Tag Archives: ethics

A Timely Immigration Reminder from Jesus


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Dr. Bryan Cross, assistant professor of philosophy, Mount Mercy University.

Two days after the candidate who trumpeted he would “build a wall” won the American presidential election—to our country’s great shame, in my opinion—Dr. Bryan Cross, assistant professor of philosophy at Mount Mercy University, gave us a timely reminder.

As part of the Fall Faculty Series on immigration, Cross spoke about what the Catholic Church says about the ethics of the immigration issue. It’s no surprise that the church doesn’t exactly line up with Donald Trump.

For one thing, scripture is full of references, from Abraham serving passersby to the parable of the Good Samaritan, of the Christian obligation to treat all humans as having worth—of the “other” being also our neighbor. That “welcome to the stranger,” Cross said, is central to Christianity. He backed that point up with multiple quotations from Catholic saints, popes and scripture.

As it says in the 25th chapter of the Gospel of Matthew:

Then the righteous will answer him, “Lord, when did we see you hungry and feed you, or thirsty and give you something to drink? When did we see you a stranger and invite you in, or needing clothes and clothe you? When did we see you sick or in prison and go to visit you?” The King will reply, “Truly I tell you, whatever you did for one of the least of these brothers and sisters of mine, you did for me.”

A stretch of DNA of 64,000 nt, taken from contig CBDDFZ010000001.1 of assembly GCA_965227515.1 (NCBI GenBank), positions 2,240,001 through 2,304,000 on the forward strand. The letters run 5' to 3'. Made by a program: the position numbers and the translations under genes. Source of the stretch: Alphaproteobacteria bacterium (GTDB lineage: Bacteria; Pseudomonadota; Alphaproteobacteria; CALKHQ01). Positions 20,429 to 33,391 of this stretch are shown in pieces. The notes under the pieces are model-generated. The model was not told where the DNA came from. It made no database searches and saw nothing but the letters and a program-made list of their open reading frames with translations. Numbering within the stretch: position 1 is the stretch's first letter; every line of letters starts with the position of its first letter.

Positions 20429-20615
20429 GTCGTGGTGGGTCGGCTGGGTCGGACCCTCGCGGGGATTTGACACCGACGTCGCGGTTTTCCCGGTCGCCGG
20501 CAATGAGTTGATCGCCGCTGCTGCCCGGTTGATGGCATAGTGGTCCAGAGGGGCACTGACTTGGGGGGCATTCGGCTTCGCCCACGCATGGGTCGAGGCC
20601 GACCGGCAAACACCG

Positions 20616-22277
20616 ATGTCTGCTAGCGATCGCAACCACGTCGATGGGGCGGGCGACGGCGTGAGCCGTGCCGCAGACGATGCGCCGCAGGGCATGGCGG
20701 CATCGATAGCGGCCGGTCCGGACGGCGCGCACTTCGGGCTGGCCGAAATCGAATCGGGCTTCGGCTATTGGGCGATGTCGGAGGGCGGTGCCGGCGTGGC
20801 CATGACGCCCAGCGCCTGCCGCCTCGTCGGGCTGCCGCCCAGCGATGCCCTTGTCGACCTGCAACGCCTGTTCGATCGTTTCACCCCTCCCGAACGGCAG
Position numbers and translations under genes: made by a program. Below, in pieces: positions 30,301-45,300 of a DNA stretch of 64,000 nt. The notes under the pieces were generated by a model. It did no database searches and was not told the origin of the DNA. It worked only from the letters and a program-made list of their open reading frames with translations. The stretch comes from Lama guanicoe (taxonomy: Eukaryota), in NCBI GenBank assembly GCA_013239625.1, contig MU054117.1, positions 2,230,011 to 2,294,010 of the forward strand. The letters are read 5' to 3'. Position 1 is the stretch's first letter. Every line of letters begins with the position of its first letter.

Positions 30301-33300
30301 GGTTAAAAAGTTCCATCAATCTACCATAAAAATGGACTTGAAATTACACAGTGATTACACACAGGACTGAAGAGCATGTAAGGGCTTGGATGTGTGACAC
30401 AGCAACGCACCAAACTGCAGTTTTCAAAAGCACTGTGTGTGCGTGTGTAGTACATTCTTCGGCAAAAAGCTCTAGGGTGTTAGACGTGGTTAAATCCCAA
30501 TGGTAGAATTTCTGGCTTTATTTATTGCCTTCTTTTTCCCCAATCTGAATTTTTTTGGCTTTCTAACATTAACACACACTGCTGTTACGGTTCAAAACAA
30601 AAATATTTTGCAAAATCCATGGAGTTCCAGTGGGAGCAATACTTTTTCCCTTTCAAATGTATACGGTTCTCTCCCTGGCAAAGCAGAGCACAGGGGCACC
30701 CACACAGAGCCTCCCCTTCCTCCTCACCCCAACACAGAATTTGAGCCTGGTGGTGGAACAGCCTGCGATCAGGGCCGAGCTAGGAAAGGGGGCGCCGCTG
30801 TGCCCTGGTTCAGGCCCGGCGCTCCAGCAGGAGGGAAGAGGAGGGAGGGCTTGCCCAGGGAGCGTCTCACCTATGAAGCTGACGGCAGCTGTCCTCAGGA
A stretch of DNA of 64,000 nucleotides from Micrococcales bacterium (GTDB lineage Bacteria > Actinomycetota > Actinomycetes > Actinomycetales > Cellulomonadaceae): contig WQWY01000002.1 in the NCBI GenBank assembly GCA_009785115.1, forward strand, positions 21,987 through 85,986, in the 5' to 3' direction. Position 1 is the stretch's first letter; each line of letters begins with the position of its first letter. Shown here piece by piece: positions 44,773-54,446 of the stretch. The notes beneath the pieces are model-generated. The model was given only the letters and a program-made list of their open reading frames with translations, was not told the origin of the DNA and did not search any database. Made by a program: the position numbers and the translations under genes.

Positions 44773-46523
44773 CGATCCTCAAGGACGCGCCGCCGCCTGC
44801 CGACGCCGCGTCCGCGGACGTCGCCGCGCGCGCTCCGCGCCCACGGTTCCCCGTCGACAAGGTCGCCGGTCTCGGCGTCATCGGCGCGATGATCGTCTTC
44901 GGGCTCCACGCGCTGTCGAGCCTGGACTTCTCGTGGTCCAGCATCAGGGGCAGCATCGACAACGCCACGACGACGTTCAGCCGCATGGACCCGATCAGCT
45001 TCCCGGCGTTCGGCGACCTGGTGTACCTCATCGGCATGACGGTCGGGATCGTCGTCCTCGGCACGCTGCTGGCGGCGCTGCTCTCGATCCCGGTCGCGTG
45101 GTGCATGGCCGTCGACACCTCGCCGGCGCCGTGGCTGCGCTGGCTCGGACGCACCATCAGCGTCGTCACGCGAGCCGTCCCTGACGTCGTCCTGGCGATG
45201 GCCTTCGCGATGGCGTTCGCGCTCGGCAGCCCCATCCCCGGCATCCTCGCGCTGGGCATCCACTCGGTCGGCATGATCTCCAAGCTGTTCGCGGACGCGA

Mexicans included. And Muslims from Syria.

image-of-logo-colorBoth the global and American parts of the Catholic Church are very clear on several points, Cross said. Humans have a right to migrate when necessary for their safety or welfare, and families have a right to stay united. While a nation can control its borders and limit immigration for valid reasons related to the common good of that country, “emigration and immigration should not be impeded.” Especially not out of blind fear or needlessly.

In particular, the church specifically rejects categorical exclusion—the idea of banning all Muslim or all Syrians from the U.S.A. is simply against Catholic teaching. Catholics are instead required to practice hospitality. Welcome to the stranger is “an essential condition” of Christianity, Cross said.

“If you seek absolute security, you will not be able to engage in hospitality,” Cross noted.

Cross was careful to distinguish between patriotism—a healthy love of country that allows for other people to also love their countries—with nationalism, the insistence on promoting one’s own country over all others. A patriot may love her country, but she will aid the stranger. For example, the Good Samaritan was not a Jew, but recognized the need to aid a fellow human, a member of an antagonistic national group (the Jews) who was in need.